Boosting innovation by way of competitive product and financial markets

Sri Lanka has seen little transformation in what it exports over the last 20 years. There’s been limited innovation and diversification even into “nearby product” space (new products closely related to existing ones) which is an easier step that happens organically with investment. This difficulty moving into new space has also left the country out of step with regional and global production networks. Where innovation exists, it has been limited to a handful of industries. A national innovation strategy seeks to address gaps and support start-ups and SMEs. 

Financial products have also remained behind the firm needs – e.g. SMEs need factoring and leasing, supplier finance mechanisms and export-related financial instruments. Now the Secured Transactions Act is being amended to allow one of those innovative products – the use of movable collateral. 

Addressing labour related issues and getting women to work

Efforts are also needed to expand the pool of labour, relax constraints in labour laws such as long and costly termination procedure, and equip Sri Lankans with skills in demand in the marketplace. In particular, Sri Lanka can benefit tremendously from boosting its female labour force participation rate – that can be done for example by addressing issues such as a lack of quality childcare, skills mismatch, unsafe transport and poor working conditions that keep women away from the labour force.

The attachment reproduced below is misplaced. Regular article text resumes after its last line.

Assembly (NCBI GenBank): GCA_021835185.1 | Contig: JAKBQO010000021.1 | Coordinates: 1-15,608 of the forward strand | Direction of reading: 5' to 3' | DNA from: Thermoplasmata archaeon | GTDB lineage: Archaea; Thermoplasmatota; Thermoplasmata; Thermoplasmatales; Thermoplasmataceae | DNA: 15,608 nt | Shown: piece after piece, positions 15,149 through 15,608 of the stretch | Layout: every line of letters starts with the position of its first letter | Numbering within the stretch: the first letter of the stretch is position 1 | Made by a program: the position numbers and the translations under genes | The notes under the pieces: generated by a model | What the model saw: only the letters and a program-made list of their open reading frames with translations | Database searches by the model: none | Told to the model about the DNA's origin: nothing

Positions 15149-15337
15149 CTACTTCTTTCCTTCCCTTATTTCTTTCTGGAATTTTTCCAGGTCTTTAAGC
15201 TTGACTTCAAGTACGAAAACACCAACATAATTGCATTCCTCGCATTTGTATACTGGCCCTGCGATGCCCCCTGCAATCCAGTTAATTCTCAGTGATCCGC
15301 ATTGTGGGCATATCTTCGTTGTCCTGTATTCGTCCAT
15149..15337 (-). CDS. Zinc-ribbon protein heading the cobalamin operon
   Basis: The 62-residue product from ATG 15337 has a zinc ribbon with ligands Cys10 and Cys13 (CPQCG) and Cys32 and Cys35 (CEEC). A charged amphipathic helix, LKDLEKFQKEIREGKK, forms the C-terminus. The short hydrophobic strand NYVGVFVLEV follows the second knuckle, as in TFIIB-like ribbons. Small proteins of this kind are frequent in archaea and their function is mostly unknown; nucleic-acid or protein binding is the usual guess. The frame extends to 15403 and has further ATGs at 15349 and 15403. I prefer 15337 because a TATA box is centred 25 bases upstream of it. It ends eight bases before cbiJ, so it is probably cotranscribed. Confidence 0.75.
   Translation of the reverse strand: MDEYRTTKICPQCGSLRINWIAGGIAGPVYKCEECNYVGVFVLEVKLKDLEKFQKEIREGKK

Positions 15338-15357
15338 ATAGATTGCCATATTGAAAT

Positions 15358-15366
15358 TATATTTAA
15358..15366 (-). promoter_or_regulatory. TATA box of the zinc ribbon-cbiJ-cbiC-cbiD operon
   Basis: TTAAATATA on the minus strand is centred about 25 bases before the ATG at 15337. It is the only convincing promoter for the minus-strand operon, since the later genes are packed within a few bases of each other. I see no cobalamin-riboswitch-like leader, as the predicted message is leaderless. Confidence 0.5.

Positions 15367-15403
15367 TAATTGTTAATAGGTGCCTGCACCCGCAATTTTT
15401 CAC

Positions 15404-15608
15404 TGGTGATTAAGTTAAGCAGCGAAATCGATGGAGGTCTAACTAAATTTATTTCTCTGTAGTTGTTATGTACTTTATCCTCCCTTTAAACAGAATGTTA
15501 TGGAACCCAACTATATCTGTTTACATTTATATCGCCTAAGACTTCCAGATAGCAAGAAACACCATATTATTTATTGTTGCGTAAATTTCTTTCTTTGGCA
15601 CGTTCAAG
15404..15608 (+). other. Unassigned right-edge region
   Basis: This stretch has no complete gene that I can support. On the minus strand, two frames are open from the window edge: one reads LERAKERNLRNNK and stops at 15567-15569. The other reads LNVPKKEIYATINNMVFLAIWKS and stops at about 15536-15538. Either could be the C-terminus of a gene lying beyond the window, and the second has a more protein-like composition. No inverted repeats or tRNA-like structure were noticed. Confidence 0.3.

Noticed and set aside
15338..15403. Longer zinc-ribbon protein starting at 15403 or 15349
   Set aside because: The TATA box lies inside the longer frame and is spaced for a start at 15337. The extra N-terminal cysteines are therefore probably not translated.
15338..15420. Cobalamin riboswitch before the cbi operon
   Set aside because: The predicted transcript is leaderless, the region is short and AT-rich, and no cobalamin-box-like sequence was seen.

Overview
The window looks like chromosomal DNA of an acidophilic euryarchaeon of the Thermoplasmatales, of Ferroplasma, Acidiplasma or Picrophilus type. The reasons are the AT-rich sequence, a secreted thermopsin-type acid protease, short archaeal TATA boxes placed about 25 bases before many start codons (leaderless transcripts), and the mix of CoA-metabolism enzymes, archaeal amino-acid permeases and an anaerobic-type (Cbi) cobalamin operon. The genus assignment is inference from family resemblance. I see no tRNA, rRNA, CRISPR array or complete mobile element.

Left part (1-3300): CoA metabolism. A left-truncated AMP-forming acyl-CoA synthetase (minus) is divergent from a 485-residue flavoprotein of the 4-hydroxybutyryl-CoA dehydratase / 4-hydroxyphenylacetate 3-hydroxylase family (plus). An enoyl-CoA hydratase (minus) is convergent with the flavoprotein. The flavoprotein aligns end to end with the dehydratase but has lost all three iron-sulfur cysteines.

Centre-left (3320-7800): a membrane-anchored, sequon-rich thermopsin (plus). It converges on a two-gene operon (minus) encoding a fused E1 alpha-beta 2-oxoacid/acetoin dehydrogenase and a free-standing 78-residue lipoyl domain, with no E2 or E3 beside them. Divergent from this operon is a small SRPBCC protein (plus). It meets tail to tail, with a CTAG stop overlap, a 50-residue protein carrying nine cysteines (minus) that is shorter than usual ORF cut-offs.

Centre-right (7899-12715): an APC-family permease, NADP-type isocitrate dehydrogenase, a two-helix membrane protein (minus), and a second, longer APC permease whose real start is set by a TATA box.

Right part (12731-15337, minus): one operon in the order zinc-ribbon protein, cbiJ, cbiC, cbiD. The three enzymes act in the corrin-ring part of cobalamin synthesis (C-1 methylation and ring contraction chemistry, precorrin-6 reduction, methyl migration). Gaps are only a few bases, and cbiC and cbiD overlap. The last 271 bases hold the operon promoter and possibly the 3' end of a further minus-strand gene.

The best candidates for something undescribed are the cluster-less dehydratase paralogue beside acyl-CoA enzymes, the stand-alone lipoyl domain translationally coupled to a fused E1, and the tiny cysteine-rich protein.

Sri Lanka could also ease the access of local companies to foreign expertise through introducing simpler visa procedures, which are currently complex and burdensome for foreign employees in Sri Lanka, limiting FDI especially for smaller ventures such as in tourism.

Providing enabling logistics and the right infrastructure environment

Nationally, Sri Lanka needs to address transportation shortfalls, which have seen inequitable development with some regions disconnected from growth, increasing issues of congestion, and poor safety for women. Different areas face different transportation gaps in roads, air travel and marine transportation infrastructure while rail infrastructure is outdated and limited, especially for the transport of goods.

Tatiana Nenova is a Program Leader for Sri Lanka and Maldives at the World Bank, responsible for financial markets, trade and competitiveness, macro and fiscal, governance, and poverty. Her operational work has focused on several financial sector areas of work (capital markets, access to finance for the poor, housing finance, and infrastructure finance and PPPs) as well as investment climate and institutions, trade policy and facilitation, and public sector institutions strengthening, and macro/fiscal policy. Before Sri Lanka, she has worked as Program Leader in Indonesia, with the World Bank CFO, as operational staff in South Asia, in the International Finance Corporation and in academia. Dr. Nenova has also published in leading US and international journals and co-created several innovative World Bank publications such as the Doing Business Report. She holds a Ph.D. in Economics from Harvard University.


1 These figures includes loans, excludes inflows to non-BOI companies and direct investment in listed companies in the CSE not registered with the BOI